Thanks to Dennis Alstrand for his helpful discussion and feedback for this article.
Two years ago I restrung my bass-guitar as should be for left-handed players. I am right-handed. But now I play with the E-string towards my feet and my G-string towards my head.
I was inspired by one of my favourite mavericks, Jimi Goodwin, then lead-singer and bass-guitarist of the Doves, now a solo-artist who still plays the backwards bass guitar. Jimi is a left-handed bassist playing a right-hand strung bass-guitar. View a stillframe at second 28 of the following film.
While left-handed musicians are motivated to play reverse-strung instruments in order to be able to share guitars and use more mainstream instruments, I have discovered some advantages of playing upside down.
- The lowest frequencies which carry the furthest are muted when higher notes on the thinner strings are played, because the patches on my fingers below the fingertips on my left hand mute the unplayed, lower-pitched strings.
- Playing bass with fingertips rather than pick is encouraged because with the reverse string arrangement I do not need to hoist up the wrist of my right hand like a post-Chernobyl waterfowl, or as some refer to him, Geddie Lee.
- Because I am now playing with fingers rather than picks – why use only one pick when you are born with 4-5? – the right hand also serves to mute unplayed strings, because the right hand often covers all strings. In fact, the left and right hands on a reverse stringed bass-guitar permit no string to inadvertently freely resonate. I play bass in order to control the lowest frequencies, and having these located nearest to my feet feels more intuitive.
- The room is quite crowded with conventional players. Reversing the strings makes the bass into a new instrument. Yes, it required relearning my instrument, but that also opens up pathways to new songs and newer songwriting.
- It means that my right-handed guitarist friends do not even try to play on my bass.
This playing choice is enhanced by a few additional hacks.
One such hack is that I always play using drop tuning, specifically, I detune the E to a D. This locates the octave of the note played on the lowest string on the same fret on the third string. Basically this is a reduction in finger acrobatics necessary to play conventional riffs in covers.
One last recommendation which I have for today is to practice playing your guitar supine. This means laying on your back and playing the bass resting on your torso.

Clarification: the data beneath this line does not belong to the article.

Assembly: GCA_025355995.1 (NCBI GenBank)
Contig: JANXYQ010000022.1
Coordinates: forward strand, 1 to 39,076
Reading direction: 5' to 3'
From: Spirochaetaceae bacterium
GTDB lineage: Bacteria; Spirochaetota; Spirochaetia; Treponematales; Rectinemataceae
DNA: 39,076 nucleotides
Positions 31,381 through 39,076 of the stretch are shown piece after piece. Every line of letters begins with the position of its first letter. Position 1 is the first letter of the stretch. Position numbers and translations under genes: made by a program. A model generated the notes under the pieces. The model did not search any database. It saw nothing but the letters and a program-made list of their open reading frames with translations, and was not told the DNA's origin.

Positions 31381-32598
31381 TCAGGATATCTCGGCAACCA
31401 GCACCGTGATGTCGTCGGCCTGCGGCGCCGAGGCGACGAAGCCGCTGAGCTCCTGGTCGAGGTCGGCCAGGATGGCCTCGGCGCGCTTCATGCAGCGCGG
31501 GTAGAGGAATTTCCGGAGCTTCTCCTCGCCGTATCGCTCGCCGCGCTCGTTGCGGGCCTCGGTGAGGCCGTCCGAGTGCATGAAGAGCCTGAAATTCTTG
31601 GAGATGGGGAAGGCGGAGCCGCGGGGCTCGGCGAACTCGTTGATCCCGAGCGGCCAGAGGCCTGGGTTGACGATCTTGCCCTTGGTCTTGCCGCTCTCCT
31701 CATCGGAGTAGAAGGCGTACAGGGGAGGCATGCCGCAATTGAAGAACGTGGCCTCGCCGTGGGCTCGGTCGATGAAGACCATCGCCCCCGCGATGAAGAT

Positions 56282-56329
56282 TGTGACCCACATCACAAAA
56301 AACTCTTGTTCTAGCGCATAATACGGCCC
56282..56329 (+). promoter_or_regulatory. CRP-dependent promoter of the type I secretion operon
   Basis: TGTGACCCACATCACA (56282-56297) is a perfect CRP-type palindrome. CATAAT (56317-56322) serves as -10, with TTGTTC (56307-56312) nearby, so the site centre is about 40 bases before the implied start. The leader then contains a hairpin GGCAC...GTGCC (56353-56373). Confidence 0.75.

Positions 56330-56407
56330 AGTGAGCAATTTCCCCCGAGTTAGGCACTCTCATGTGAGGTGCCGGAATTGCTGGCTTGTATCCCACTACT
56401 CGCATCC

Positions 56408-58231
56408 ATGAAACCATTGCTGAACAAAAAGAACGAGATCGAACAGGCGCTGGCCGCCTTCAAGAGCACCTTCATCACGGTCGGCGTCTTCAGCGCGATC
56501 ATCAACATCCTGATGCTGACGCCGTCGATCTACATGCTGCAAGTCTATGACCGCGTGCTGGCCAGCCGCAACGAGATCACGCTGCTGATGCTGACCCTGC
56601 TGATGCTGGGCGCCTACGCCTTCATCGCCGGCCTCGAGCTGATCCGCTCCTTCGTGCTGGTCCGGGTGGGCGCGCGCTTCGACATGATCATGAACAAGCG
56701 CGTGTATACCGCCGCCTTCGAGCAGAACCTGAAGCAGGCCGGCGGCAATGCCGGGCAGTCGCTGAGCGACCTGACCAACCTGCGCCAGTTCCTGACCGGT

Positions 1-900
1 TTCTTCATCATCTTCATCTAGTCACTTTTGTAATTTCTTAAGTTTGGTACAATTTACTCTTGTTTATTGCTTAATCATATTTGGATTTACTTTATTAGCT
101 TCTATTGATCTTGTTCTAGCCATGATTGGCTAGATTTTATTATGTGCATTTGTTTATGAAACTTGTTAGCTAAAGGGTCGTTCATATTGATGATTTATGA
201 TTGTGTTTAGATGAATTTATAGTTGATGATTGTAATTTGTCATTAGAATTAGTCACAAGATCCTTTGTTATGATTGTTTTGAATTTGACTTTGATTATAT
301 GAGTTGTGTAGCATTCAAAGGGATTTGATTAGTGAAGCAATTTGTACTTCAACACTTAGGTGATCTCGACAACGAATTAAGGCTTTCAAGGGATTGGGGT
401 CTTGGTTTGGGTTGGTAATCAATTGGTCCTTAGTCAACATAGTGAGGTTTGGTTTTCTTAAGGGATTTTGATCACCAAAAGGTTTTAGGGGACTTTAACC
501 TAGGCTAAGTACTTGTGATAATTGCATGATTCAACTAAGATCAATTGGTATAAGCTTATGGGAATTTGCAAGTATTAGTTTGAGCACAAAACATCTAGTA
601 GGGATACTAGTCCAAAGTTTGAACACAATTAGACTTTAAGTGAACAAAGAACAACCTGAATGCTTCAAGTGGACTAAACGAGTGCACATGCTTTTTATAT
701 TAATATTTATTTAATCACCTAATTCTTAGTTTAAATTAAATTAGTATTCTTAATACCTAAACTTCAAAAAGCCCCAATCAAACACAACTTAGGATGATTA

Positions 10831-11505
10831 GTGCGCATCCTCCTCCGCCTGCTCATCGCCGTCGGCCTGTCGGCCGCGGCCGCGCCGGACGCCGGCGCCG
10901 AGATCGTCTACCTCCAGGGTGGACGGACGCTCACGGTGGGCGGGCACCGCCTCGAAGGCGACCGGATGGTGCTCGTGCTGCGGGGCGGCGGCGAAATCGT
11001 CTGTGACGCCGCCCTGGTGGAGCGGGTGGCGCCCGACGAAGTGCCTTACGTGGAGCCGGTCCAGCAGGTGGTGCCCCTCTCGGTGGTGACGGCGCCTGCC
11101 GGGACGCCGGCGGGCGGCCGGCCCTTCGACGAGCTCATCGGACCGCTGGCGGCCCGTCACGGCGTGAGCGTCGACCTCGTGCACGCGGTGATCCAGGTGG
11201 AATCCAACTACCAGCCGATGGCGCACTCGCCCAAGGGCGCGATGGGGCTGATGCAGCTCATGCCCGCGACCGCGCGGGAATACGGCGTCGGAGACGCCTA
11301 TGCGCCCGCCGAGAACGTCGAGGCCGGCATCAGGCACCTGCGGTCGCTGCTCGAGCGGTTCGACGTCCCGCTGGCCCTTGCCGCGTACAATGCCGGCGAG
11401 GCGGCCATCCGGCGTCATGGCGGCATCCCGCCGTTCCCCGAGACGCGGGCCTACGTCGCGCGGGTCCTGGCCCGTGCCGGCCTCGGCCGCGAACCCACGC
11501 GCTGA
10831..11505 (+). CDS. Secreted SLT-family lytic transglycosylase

This practice technique requires you to play without looking at the fretboard, which is a must if you later want to direct your vocal instrument into a microphone.
Secondly, because you cannot rely on sight to control your bass, you learn to play more often using the higher-pitched strings. Your bass has at least 4 strings, so all of them should be used. In my view of music, music is heard, played, sung, but never necessarily seen nor written. Practicing supine reinforces this notion.
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Will, I know this is an old post but it was exactly what I was looking for. I’ve played all sorts of instruments but the one I’ve wanted to play most has always been the most difficult for me. I recently purchased a bass to try again and realized that it would seem more intuitive if the strings were reversed! Could you tell me of any modifications that would need to be made to accommodate a string reversal?
Jack Notestein says
Jumping in rather late … 2/22/2020 but just came across this conversation … I first encountered this phenomenon when studying Lee Pomeroy’s excellent stage work with Jeff Lynn’s ELO at Hyde Park several years ago. What struck me was the fact that when strung this way on most basses with the “Fender” style, in-line tuning heads, the larger, low string is now physically longer, as it should be for balanced string tension … something I’ve thought about for a long time was a way to make the low strings longer. This accomplishes that to a degree and so, I’m re-stringing one of my P-basses this way just to see how impossible it might be to re-learn patterns and if it makes any difference in the low strings’ tension … which can often be floppy. Should be fun and at my age, that’s the main thing … right ?
Hi.This was very helpful.I do play bass guitar since years,but some time ago I bought a left handed Jazz Bass on a very attractive price,one fifth of its original price,because nobody wanted it………..I am a righthander,started to experiment looking for new sounds.As I do play Blues,Bluegrass I was looking towards oilcanbasses,cigarbox basses,banjobasses,but this idea to play an instrument reversed is great.Gives new sound to old pieces,gives some new ideas how to play and paterns very difficult to play with strings put on in the original way.And also the sound is thed difficult to imitate by players playng the bass in the normal way.Many thanks.